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Given the lack of engagement and the French and Italian examples above, it is fair to assume that almost all of the traffic is therefore boosted by a paid campaign. Looking at 2020 alone, my friend came up with this. Almost 30 million views so far this year. If the price is $0.01 per view, then that equates to $300,000. If the amount is $0.03 per view, however... 

And this, of course, is just the cost to Google. Add a nice fee to the agency doing the work, and let's not forget the costs of actually producing the material. 

And for what end result? A product nobody engages with, with restricted chance to engage via comments and no call to action to find out more information (not in every video, but in the vast majority I checked). 

There is another tool of measurement I was unaware of - the cost of engagement. How much should it cost for a successful campaign of engagement?

Cost Per Engagement can mean too many things to many people, so there isn't really enough data that is comparable to average out. It's usually not much, however. According to Quora it can be about $2, and according to Reddit, you can pay around $0.01.

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A lot more than $2.  As a huge disclaimer, these are suggested numbers based on the expert analysis I was given. I invite the Croatian National Tourist Board to transparently publish the amounts spent on these promotions, as well as their interpretation of the results. There are always two sides to every story. Well, almost always. 

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By way of comparison, IF Rimac, 2Cellos and Lola were just promoting their videos with paid similar paid promotion (Lola's management has confirmed all views and engagements are organic, so her cost of engagement is $0), it would compare like this, above. Well within the recommended amount, so they are clearly doing things right. The engagement cost is actually much lower, or even zero (as in Lola's case at least) due to the huge organic traffic. 

So somewhere between $0.01 and $2 then is average. My data friend told me that the calculation as he sent me the above report - page views x 0.01/likes, dislikes, shares and comments. And this price of $169.82 is assuming a conservative ad price of $0.01. If it was $0.03, for example, then the number would be over $500 per engagement.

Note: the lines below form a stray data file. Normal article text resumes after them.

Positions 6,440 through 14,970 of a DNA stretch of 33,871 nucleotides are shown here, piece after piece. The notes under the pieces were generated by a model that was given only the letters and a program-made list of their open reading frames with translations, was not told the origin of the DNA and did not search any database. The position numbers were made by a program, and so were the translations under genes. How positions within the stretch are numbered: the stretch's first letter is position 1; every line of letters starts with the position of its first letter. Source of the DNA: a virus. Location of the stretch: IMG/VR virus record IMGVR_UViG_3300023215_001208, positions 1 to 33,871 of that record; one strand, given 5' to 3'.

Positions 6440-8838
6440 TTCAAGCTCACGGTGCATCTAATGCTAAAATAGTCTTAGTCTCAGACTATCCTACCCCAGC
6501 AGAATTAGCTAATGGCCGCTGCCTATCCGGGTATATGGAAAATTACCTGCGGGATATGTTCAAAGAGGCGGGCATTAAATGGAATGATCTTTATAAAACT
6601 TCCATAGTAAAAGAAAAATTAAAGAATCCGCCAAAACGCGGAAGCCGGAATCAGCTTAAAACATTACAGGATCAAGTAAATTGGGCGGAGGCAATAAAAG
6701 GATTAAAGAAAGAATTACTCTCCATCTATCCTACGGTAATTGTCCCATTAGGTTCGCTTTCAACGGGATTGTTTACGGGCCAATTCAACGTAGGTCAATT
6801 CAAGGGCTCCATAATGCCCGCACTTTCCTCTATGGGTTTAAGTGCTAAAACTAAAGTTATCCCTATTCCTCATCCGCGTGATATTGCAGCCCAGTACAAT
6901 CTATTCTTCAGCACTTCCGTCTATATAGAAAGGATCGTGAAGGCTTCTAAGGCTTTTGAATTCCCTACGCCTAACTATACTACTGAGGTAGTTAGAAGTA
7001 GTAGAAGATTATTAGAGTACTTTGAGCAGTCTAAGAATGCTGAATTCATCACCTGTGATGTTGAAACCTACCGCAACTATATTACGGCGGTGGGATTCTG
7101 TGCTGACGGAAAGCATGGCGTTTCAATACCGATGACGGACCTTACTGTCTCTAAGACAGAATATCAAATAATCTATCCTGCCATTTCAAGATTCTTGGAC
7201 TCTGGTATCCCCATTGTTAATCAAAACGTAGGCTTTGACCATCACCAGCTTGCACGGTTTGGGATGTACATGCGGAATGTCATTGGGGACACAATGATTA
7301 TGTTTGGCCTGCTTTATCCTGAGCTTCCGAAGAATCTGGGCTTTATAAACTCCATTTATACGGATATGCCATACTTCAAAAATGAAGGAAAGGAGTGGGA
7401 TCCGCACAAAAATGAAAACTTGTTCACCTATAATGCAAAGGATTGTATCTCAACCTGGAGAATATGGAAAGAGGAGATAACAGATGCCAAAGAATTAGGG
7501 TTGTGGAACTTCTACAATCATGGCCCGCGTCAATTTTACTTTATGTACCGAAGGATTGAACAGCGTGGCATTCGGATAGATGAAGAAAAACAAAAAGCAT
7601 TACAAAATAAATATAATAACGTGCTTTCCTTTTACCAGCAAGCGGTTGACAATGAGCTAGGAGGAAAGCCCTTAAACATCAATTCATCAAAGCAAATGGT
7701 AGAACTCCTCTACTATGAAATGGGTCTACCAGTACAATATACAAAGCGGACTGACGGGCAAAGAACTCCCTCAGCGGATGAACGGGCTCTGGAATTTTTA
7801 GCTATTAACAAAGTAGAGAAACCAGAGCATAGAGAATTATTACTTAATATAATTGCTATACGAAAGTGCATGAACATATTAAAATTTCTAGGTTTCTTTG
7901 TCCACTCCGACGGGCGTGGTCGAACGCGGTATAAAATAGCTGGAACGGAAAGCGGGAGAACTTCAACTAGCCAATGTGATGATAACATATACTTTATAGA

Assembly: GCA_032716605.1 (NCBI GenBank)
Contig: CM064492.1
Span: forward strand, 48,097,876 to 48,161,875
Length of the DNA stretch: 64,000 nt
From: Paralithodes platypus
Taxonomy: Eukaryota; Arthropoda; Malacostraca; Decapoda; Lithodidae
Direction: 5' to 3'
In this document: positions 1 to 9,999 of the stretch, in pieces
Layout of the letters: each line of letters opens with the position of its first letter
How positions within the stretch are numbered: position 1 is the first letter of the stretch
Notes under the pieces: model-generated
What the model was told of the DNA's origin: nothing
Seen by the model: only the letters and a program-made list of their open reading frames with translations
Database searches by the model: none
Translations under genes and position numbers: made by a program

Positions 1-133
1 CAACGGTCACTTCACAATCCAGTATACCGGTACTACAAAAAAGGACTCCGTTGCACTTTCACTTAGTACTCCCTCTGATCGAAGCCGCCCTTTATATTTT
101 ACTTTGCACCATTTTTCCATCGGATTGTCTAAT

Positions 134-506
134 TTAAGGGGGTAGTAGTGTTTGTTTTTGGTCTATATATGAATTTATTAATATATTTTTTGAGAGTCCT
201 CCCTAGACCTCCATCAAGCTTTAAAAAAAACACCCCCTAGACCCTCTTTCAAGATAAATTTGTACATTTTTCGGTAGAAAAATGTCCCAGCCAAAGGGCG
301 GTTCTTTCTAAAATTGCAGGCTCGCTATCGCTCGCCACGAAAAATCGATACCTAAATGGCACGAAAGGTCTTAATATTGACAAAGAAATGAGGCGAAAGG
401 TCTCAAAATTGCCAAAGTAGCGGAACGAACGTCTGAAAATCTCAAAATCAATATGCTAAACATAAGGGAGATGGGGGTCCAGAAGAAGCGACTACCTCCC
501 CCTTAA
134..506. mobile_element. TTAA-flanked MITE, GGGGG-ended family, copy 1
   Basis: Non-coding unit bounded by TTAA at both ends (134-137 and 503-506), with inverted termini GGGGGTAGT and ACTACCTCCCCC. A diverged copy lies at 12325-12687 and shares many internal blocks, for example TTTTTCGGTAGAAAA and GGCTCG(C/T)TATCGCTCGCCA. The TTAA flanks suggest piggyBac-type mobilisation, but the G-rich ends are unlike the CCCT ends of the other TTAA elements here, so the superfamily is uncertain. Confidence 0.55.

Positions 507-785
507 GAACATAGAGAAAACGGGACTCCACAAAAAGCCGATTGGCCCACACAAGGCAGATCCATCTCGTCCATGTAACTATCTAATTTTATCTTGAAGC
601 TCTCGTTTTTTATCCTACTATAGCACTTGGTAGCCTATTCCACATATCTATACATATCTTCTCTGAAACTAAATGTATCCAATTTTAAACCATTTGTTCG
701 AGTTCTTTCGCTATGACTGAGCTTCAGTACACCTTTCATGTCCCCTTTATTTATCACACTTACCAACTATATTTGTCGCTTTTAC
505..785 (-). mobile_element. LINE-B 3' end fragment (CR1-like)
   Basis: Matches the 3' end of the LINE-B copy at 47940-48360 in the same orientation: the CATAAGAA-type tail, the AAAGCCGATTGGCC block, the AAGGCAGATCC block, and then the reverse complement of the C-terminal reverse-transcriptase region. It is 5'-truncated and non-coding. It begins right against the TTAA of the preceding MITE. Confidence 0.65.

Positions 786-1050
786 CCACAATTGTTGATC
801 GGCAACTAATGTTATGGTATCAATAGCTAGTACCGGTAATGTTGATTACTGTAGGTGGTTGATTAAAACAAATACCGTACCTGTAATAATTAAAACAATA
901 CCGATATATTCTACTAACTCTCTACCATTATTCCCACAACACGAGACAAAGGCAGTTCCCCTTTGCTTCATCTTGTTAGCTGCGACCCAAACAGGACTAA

So what have we learned from all this? And is our tourism promotion money being used effectively?

Lessons from Rimac - we have the material, we need creativity to get the message out effectively (actually let's take a step back, we have to figure out what our message is - the golden era of accidental tourism is coming to an end), calls to action and engagement work. 

We also have the experts in the private sector who can take tourism promotion to the next level for a fraction of the cost of the cash being thrown wastefully at the moment. 

Let's use them. 

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Tuesday, 27 October 2020

Safety & Lifestyle: Why Mate Rimac Promo Video Defines Croatia's Best Tourism Direction

October 27, 2020 - The recent Mate Rimac promo video on living and working in Croatia is an excellent cornerstone for a new direction for a country which needs to reinvent its tourism strategy. 

Things are a different than how they used to be. 

It used to be the case that you worked hard all year, then you had time off and took a 2-week holiday in the sun.

The distinction was clear. Most of the time you were working (an incredible 50 weeks a year, say some of my American friends as they wondered at the Dalmatian lifestyle of waiting tourism to happen and then for the olives to ripen). And then a much shorter time - 2-4 weeks usually  - was vacation time, where work was a distant memory. 

Then came the onset of technology - emails, SMS messages from the office. It was no longer a guarantee that a holiday was an opportunity to switch off completely from the office. 

And then came the next stage of development, one which is evolving right before our very eyes - the rise of the remote working opportunity.